Monday, 8 January 2018

Design Patterns | Iterator pattern or Cursor

Iterator pattern provides a way to access the elements of an aggregate object sequentially without exposing its underlying representation.

The iterator pattern decouples algorithms from containers; in some cases, algorithms are necessarily container-specific and thus cannot be decoupled.
package designpattern.iterator;
public interface Iterator {
      public boolean hasNext();
      public Object next();

public interface IContainer {
      public Iterator getIterator();

public class Mp3Player implements IContainer {
      private int size;
      private int index;
      private Object songsList[];
      public Mp3Player(int size) {
            songsList = new Object[size];
            this.size = size;
            index = 0;
      public Iterator getIterator() {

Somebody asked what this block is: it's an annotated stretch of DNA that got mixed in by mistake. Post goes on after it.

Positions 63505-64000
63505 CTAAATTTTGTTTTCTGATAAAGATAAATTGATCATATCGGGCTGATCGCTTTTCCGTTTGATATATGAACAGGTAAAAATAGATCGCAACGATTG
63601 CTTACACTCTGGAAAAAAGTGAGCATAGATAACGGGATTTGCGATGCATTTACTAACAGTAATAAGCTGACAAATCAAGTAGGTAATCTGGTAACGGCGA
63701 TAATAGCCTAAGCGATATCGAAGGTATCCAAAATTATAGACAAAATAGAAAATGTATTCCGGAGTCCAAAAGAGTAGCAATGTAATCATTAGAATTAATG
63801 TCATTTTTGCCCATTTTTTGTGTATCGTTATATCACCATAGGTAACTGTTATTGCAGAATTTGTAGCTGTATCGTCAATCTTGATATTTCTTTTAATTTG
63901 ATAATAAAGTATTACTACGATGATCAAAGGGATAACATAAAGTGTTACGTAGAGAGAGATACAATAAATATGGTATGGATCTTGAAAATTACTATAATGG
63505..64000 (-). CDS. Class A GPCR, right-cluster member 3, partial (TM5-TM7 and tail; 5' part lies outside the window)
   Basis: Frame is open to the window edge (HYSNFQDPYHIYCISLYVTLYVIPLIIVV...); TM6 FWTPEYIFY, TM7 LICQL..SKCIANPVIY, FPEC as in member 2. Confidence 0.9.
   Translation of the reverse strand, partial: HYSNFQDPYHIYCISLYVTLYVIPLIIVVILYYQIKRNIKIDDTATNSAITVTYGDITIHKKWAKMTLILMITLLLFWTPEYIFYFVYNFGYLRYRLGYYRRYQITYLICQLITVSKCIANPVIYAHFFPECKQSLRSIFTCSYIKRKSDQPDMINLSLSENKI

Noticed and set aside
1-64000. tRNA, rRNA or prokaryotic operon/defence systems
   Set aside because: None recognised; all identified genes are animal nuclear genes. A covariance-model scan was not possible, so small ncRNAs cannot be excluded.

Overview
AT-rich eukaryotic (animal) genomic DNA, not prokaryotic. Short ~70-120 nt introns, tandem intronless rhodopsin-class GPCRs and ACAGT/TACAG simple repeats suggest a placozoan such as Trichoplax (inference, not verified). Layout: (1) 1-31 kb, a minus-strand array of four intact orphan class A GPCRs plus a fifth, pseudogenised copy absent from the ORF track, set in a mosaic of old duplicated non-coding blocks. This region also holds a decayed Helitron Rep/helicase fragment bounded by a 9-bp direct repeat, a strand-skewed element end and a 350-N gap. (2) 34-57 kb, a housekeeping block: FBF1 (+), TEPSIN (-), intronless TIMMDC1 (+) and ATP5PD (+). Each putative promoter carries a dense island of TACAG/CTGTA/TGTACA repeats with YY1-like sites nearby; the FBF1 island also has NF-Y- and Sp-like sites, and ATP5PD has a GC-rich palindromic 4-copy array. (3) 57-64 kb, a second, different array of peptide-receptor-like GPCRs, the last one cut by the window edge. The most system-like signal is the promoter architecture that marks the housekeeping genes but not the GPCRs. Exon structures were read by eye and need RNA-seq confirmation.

return new SongsIterator();

      private class SongsIterator implements Iterator {
            int index;

            public boolean hasNext() {
                  if(index<songsList.length) {
                        return true;
                  return false;

            public Object next() {
                  if(this.hasNext()) {
                        return songsList[index++];
                  return null;

      public void addName(Object string) {
            if(index<size) {
                  songsList[index] = string;

public class IteratorPatternTest {

      public static void main(String[] args) {
            Mp3Player mp3Player = new Mp3Player(2);
            mp3Player.addName("Is it love!");
            mp3Player.addName("Feel me");
            Iterator iter = mp3Player.getIterator();
            while(iter.hasNext()) {
                  String name = (String);
                  System.out.println("Song: " + name);

Song: Is it love!
Song: Feel me

The examples in Java's core libraries
All implementations of java.util.Iterator(thus among others also java.util.Scanner).
All implementations of java.util.Enumeration.


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